What happens when you drop your laptop in the pool? Well, yes, you buy a new laptop. But what about your data. You do have backups, right? No, of course, you don’t. But if you can solder like [TheRasteri] you could wire into the flash memory on the motherboard and read it one last time. You can see the whole exploit in the video below.
There’s really three tasks involved. First is finding the schematic and board layout for motherboard. Apparently, these aren’t usually available from the manufacturer but can be acquired in some of the seedier parts of the Internet for a small fee. Once you have the layout, you have to arrange to solder wires to the parts of the flash memory you need to access.
[Rory Johnson] writes in to tell us about PlyTop Shell, a Creative Commons licensed design for a laser cut wooden laptop that he’s been working on since 2016. It’s designed to accommodate the Raspberry Pi (or other similarly sized SBCs), and aims to provide the builder with a completely customizable mobile computer. He’s got a limited run of the PlyTop up for sale currently, but if you’ve got the necessary equipment, you can start building yours while you wait for that new Pi 3B+ to arrive.
Originally [Rory] was working on a 3D printed design, but quickly ran into problems. The vast majority of 3D printers don’t have nearly the build volume to print out a laptop case in one shot, so the design needed to be broken up into multiple smaller pieces and then grafted together into the final case. Not only did this take a long time and a lot of material, but the final result had the rather unfortunate appearance of a plastic quilt.
Eventually he got hooked up with a maker collective in Minneapolis that had a laser cutter, and the PlyTop was born. There’s still a 3D printed component in the design that goes in the screen hinge, but the rest of the PlyTop is cut out of a three 2′ x 4′ sheets of 1/8″ Baltic birch plywood. As you might expect, plenty of fasteners are required, but [Rory] has a complete Bill of Materials (complete with purchase links) for everything you’ll need to turn the cut pieces into a fully fledged laptop. He’s considering selling kits in the future, but is still working on the logistics.
In keeping with the idea of complete flexibility, there’s no defined layout for the internals of the PlyTop. Rather, there’s an array of star-shaped openings on the bottom plate that allow the builder to connect hardware components up in whatever way works for them. [Rory] actually suggests just holding everything down with zip ties to allow for ease of tinkering.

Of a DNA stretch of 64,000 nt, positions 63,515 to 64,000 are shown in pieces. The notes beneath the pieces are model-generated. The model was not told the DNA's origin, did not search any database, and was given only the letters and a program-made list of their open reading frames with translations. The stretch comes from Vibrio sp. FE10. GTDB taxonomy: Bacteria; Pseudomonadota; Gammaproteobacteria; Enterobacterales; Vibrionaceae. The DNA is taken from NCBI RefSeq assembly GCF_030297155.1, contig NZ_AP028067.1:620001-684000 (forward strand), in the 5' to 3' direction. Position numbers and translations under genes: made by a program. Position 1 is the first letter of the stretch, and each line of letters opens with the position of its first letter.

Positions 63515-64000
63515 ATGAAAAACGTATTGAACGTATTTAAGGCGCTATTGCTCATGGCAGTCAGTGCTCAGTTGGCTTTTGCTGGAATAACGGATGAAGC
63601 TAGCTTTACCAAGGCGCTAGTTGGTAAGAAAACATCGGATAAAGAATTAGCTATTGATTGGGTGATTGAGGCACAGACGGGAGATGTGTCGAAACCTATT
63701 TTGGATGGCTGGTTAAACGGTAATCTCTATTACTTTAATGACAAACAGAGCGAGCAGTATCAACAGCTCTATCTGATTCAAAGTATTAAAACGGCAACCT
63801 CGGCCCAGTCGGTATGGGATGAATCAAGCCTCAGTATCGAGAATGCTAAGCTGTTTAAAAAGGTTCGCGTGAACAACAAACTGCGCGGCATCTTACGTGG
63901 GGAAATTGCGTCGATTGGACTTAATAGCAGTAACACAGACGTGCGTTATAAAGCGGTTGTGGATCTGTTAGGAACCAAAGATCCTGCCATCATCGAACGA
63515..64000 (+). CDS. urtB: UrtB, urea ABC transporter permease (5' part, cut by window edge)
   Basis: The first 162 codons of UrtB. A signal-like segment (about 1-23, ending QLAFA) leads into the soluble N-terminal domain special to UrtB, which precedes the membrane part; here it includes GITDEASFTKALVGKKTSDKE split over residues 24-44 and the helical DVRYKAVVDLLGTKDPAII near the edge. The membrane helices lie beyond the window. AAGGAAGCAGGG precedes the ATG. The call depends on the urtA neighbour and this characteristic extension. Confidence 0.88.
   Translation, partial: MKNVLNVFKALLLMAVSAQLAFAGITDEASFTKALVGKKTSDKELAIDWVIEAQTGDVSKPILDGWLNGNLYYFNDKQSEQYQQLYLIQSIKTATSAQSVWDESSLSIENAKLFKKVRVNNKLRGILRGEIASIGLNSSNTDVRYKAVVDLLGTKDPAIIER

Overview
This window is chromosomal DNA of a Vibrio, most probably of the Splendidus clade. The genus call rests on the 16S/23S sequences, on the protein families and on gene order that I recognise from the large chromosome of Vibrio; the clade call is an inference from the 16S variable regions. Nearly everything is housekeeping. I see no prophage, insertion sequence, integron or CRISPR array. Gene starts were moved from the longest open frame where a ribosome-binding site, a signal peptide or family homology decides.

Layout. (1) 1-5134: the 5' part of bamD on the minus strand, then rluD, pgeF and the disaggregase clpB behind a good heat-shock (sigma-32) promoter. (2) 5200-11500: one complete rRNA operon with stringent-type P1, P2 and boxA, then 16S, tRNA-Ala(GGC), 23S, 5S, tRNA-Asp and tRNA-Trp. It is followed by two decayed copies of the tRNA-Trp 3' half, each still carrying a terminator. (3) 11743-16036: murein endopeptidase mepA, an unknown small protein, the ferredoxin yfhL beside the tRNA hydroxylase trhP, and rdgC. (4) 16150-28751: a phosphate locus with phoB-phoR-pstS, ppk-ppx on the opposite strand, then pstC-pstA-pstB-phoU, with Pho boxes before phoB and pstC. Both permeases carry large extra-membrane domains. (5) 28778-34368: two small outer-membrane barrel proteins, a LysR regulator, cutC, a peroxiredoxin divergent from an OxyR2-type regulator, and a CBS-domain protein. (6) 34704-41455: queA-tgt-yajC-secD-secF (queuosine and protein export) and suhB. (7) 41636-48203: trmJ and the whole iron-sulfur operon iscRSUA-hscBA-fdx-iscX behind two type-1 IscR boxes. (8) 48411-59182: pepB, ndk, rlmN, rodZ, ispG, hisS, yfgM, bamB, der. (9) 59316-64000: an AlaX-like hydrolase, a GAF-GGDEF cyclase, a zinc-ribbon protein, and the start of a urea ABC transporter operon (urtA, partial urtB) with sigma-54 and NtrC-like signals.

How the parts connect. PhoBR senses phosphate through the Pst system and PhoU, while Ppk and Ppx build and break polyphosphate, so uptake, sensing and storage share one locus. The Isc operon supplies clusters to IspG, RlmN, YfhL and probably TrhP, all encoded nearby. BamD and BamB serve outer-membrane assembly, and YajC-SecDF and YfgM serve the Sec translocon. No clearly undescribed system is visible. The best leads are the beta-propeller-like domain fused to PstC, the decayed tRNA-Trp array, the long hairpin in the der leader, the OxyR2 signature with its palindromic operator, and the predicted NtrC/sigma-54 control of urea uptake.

He’s also come up with a list of suggested hardware for the keyboard, touchpad, and display; but those are really just suggestions. The design is open enough that it shouldn’t take much work to adapt to whatever gear you’ve got laying around.
We often see people funneling their passion into keeping beloved devices in operation long past their manufacturer’s intent. These replacement Thinkpad motherboards (translated) bring old (yet beloved) Thinkpads a much desired processor upgrade. This is the work of the user [HOPE] on the enthusiast forum 51nb. The hack exemplifies what happens when that passion for legendary gear hits deep electrical expertise and available manufacturing. This isn’t your regular laptop refurbishment, [HOPE] is building something new.
ThinkPads are known for their zealous following (as our own [Brian Benchoff] underscored last year). Lenovo has steered the venerable brand into the future while the laptop market has drifted deeper and deeper into the wilds of tight integration at the expense of user modification. Along the way 4:3 screens were traded for media-friendly 16:9, TrackPoints were traded for trackpads, and the classic ThinkLight gave way to real keyboard backlights. These progressions left a shrinking but vocal group of old school Thinkpad enthusiasts — the cult of Thinkpad — clinging to beloved devices like 2007’s X61 and T60 ignored by a changing market.